In yet another aspect of this invention, a third gas metal arc welding system is provided. This system includes first and second welding torch assemblies arranged to operate in tandem. The first welding torch assembly further includes a fluid-cooled rotatable torch body; a contact tip connected to one end of the rotatable torch body, wherein the contact tip further includes an angled passage formed therethrough, and wherein the angled passage defines an exit hole in one of the end of the contact tip that is offset from the central axis of the contact tip; a consumable wire electrode passing through the rotating torch body and the contact tip and exiting the contact tip through the offset exit hole; and an apparatus for providing at least one shielding gas located in close proximity to the portion of the electrode exiting the contact tip, wherein the apparatus further includes multiple gas delivery tubes each terminating in a gas delivery nozzle. The second welding torch assembly further includes a fluid-cooled non-rotatable torch body; a contact tip connected to one end of the non-rotatable torch body; a consumable wire electrode passing through the non-rotatable torch body and the contact tip and exiting the contact tip; and an apparatus for providing at least one shielding gas located in close proximity to the portion of the electrode exiting the contact tip, wherein the apparatus further includes multiple gas delivery tubes each terminating in a gas delivery nozzle.

Additional features and aspects of the present invention will become apparent to those of ordinary skill in the art upon reading and understanding the following detailed description of the exemplary embodiments. As will be appreciated by the skilled artisan, further embodiments of the invention are possible without departing from the scope and spirit of the invention. Accordingly, the drawings and associated descriptions are to be regarded as illustrative and not restrictive in nature.

BRIEF DESCRIPTION OF THE DRAWINGS

The accompanying drawings, which are incorporated into and form a part of the specification, schematically illustrate one or more exemplary embodiments of the invention and, together with the general description given above and detailed description given below, serve to explain the principles of the invention, and wherein:

FIG. 1 is a front view of an exemplary embodiment of the tandem gas metal arc welding system of the present invention;

FIG. 2 is a side view of the tandem gas metal arc welding system of FIG. 1;

FIG. 3 is a bottom view of a portion of an alternate embodiment of the tandem gas metal arc welding system of the present invention showing the lead torch drive mechanism in greater detail;

FIG. 4 is a front view of a portion of the tandem gas metal arc welding system of FIG. 1 showing the water rotary union and drive belt in greater detail;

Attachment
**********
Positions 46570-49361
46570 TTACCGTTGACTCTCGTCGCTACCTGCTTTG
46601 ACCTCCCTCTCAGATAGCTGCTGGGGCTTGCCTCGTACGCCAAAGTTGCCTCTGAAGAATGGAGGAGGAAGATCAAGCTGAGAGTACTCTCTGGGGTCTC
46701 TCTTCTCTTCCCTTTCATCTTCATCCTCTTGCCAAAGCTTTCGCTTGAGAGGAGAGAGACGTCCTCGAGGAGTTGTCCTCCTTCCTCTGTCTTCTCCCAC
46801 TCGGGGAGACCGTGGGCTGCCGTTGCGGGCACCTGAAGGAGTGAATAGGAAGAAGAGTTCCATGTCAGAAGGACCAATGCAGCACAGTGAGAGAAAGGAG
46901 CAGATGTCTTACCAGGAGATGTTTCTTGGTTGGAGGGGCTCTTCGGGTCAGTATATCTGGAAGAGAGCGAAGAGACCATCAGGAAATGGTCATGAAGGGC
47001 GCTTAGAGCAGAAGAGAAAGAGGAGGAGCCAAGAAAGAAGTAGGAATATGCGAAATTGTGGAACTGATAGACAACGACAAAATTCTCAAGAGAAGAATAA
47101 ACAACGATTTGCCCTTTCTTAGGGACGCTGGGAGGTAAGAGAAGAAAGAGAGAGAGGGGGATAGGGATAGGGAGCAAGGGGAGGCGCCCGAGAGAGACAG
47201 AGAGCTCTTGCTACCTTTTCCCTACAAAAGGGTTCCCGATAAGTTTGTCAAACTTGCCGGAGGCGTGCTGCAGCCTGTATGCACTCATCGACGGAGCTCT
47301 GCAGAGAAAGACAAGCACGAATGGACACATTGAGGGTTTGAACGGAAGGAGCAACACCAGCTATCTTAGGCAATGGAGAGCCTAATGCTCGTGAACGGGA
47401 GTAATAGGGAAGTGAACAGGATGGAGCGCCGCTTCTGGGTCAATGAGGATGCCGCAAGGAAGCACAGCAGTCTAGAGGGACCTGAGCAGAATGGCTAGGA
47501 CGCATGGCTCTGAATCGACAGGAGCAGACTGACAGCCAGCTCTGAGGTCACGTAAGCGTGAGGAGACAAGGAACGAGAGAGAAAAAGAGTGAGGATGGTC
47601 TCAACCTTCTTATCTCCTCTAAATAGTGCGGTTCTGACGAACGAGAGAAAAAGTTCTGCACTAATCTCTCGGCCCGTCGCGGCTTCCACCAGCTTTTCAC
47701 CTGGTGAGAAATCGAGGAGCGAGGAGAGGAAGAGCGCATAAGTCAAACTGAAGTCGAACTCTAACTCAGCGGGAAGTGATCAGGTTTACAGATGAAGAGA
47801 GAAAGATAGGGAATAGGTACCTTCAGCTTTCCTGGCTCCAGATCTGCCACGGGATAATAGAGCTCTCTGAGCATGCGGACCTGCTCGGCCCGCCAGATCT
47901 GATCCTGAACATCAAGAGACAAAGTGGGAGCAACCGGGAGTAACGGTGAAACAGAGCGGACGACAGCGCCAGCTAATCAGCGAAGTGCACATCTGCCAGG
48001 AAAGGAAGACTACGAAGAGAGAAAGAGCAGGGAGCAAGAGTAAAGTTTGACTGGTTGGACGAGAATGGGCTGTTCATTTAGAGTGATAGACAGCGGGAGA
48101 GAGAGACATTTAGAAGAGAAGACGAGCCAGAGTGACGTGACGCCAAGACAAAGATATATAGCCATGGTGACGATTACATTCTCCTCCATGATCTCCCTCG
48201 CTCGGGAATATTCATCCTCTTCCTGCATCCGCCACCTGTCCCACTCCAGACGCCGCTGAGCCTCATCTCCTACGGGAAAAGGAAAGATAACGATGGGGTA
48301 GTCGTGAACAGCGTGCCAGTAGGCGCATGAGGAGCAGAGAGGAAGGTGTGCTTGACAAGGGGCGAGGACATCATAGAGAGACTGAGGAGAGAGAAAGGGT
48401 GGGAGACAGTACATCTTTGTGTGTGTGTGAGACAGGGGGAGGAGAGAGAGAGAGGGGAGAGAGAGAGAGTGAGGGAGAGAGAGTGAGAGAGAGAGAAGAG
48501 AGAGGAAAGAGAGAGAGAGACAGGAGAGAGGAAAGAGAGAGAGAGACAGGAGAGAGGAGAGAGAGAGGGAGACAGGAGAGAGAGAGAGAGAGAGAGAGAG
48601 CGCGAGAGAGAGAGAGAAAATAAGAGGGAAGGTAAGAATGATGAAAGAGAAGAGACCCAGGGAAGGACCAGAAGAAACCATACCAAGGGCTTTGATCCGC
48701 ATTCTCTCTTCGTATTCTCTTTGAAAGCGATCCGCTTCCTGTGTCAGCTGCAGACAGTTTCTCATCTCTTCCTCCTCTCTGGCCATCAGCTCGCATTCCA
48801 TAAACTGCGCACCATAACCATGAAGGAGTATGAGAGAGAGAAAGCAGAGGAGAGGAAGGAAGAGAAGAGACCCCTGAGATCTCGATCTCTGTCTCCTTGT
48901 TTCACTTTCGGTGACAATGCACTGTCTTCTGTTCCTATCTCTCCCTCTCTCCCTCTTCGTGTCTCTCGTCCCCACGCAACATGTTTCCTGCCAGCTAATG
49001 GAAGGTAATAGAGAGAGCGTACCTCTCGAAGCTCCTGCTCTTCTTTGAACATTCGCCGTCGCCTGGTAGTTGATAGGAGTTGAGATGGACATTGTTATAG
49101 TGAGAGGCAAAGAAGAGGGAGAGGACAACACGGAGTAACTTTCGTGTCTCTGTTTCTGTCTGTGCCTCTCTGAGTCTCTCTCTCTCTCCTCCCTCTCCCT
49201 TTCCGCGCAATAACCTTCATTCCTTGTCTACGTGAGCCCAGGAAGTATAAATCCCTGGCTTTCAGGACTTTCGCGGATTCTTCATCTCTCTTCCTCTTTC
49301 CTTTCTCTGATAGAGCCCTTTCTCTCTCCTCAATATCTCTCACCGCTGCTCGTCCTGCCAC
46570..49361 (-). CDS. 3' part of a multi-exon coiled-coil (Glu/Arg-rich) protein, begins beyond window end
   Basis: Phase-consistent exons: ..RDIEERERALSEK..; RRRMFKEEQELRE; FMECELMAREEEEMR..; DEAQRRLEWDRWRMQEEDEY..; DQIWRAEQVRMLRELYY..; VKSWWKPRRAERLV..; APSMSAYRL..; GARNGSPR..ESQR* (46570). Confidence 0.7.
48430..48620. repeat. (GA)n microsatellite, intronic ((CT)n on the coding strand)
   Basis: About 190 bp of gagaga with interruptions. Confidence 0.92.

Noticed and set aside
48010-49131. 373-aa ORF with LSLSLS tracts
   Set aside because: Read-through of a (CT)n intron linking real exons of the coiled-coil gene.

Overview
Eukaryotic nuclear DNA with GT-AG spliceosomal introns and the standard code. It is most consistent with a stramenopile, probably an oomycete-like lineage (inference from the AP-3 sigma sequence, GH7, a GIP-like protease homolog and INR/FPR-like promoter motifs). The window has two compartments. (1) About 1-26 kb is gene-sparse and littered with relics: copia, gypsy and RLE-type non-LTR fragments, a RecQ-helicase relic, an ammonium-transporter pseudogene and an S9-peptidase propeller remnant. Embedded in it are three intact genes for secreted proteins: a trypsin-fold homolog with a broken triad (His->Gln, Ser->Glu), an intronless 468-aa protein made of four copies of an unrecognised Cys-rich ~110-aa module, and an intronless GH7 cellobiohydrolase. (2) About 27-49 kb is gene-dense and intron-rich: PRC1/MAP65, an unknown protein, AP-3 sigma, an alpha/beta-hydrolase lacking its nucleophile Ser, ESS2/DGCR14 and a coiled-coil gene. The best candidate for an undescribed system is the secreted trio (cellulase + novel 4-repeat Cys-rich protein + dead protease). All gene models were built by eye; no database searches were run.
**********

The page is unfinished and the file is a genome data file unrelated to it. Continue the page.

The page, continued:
FIG. 5 includes a side view of the water-cooled lead-torch contact tube as well as multiple cross-sectional views of the construction of the interior of the water-cooled lead-torch contact tube of the tandem gas metal arc welding system of FIG. 1;

FIGS. 6A-D are side, cross-sectional, rear, and front views respectively of the lead electrode contact tip of the tandem gas metal arc welding system of FIG. 1;

FIG. 7 is a front view of the lead torch gas delivery assembly of the tandem gas metal arc welding system of FIG. 1;

FIG. 8 is a front view of the trailing torch of the tandem gas metal arc welding system of FIG. 1 shown with the top portion removed such that the construction of the interior of the trailing torch is visible; and

FIG. 9 is a front view of the trailing torch gas delivery assembly of the tandem gas metal arc welding system of FIG. 1.

DESCRIPTION OF THE INVENTION

Exemplary embodiments of the present invention are now described with reference to the Figures. Although the following detailed description contains many specifics for purposes of illustration, a person of ordinary skill in the art will appreciate that many variations and alterations to the following details are within the scope of the invention. Accordingly, the following embodiments of the invention are set forth without any loss of generality to, and without imposing limitations upon, the claimed invention.

This invention addresses the market need for increased productivity in thick-section welding applications, such as pressure vessels, heavy equipment, ship hulls, heavy-wall pipe, and other thick-plate structures. This invention allows the production of high-quality welds at much higher productivity levels than can be achieved with either high deposition rate processes using conventional open-groove designs, or conventional narrow-groove gas tungsten arc welding (NG-GTAW). The use of a narrow-groove joint configuration can also reduce distortion and residual stress in the completed weldment. In general terms, the present invention provides a narrow-groove tandem gas metal arc welding system having two electrodes arranged in a “lead” and “trail” configuration capable of creating a high-frequency weave. This invention may also be referred to as narrow-groove tandem GMAW with oscillating lead arc welding. Gas-delivery nozzles provide shielding of the molten weld. The system is designed for use in narrow-groove joints up to about 6 inches thick; however modifications can be made to adapt the torch to thicker joints. Adjustments can be made to the horizontal spacing between the electrodes, the relative height of the contact tips, and the included angle between the electrodes. By properly adjusting the horizontal spacing between the electrodes and using the spin-arc capability of the lead torch to produce a high frequency weave, stable arcs, smooth puddle flow, and excellent sidewall fusion can be achieved. With reference now to the Figures, one or more specific embodiments of this invention shall be described in greater detail.